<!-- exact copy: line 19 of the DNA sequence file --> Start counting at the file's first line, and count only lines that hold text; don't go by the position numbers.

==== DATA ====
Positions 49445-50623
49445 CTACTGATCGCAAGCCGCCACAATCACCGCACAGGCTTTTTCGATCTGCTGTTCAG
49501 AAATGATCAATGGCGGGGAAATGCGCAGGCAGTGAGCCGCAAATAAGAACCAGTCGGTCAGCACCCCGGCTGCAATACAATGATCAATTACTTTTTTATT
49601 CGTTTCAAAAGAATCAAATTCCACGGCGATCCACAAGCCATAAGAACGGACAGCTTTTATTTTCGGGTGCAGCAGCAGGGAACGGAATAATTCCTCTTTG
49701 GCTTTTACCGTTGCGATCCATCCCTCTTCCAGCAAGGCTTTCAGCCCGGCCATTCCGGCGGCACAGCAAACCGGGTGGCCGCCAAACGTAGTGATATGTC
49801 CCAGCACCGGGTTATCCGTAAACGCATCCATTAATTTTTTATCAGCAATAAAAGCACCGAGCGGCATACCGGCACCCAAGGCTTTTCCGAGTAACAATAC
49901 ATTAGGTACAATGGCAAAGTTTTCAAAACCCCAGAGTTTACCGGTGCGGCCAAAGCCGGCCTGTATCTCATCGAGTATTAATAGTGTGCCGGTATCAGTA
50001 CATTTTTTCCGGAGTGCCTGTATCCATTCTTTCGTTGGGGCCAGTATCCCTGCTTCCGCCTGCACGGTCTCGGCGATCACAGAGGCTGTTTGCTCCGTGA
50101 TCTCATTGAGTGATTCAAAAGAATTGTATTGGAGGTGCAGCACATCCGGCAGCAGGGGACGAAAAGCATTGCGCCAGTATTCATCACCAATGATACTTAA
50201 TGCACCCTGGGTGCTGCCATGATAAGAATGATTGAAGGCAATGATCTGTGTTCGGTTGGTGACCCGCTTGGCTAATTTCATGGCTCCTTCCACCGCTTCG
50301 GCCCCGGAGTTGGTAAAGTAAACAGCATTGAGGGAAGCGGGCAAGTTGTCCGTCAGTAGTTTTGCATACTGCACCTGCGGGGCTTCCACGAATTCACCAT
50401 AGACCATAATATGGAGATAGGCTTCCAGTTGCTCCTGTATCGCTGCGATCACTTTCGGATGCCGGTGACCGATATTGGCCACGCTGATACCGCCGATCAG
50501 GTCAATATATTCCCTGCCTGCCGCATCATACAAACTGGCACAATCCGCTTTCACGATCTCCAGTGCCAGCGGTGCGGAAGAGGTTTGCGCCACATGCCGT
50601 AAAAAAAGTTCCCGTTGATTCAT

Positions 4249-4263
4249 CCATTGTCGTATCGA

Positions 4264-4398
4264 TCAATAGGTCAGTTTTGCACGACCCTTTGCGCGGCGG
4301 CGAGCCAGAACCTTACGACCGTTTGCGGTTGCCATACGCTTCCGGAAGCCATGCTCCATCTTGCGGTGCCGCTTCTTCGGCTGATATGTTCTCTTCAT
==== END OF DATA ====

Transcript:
4301 CGAGCCAGAACCTTACGACCGTTTGCGGTTGCCATACGCTTCCGGAAGCCATGCTCCATCTTGCGGTGCCGCTTCTTCGGCTGATATGTTCTCTTCAT